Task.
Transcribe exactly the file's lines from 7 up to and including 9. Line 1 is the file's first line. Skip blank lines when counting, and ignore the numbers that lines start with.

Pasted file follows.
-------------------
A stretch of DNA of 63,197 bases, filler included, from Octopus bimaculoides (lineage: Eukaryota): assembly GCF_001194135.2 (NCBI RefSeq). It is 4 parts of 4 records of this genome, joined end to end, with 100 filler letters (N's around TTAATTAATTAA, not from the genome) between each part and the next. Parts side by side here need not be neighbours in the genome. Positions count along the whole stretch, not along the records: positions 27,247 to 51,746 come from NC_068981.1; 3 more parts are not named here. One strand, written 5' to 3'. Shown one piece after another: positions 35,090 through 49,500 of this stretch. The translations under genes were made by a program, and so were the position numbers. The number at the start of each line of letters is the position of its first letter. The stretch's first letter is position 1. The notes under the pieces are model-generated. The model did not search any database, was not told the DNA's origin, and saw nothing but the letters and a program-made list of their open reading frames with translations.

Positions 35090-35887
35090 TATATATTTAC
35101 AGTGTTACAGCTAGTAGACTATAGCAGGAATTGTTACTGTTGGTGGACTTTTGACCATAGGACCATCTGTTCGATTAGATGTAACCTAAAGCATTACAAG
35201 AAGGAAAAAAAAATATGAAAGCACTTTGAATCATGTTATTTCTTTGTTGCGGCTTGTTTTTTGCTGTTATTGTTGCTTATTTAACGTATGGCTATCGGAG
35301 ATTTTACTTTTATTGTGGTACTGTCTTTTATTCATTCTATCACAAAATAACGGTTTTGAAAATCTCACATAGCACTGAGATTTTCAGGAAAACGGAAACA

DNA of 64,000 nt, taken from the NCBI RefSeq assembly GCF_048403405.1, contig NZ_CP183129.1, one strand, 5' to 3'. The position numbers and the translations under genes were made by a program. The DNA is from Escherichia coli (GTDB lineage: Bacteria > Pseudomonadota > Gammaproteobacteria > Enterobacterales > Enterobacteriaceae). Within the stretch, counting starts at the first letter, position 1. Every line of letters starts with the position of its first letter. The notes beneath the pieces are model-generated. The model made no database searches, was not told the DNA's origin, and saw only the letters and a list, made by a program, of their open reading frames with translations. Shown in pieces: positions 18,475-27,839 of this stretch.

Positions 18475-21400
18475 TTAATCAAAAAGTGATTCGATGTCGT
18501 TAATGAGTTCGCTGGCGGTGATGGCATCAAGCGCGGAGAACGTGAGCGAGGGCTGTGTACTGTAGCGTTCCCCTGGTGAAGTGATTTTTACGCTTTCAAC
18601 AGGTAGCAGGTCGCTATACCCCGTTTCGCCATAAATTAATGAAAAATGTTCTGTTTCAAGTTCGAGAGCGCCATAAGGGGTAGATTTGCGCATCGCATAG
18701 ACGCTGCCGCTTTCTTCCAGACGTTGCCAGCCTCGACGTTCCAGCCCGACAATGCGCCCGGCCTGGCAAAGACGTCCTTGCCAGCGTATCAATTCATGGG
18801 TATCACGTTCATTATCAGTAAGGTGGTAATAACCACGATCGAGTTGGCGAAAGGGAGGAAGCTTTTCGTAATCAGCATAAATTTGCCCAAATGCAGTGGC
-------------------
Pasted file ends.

DNA of 64,000 nt, taken from the NCBI RefSeq assembly GCF_048403405.1, contig NZ_CP183129.1, one strand, 5' to 3'. The position numbers and the translations under genes were made by a program. The DNA is from Escherichia coli (GTDB lineage: Bacteria > Pseudomonadota > Gammaproteobacteria > Enterobacterales > Enterobacteriaceae). Within the stretch, counting starts at the first letter, position 1. Every line of letters starts with the position of its first letter. The notes beneath the pieces are model-generated. The model made no database searches, was not told the DNA's origin, and saw only the letters and a list, made by a program, of their open reading frames with translations. Shown in pieces: positions 18,475-27,839 of this stretch.

Positions 18475-21400
18475 TTAATCAAAAAGTGATTCGATGTCGT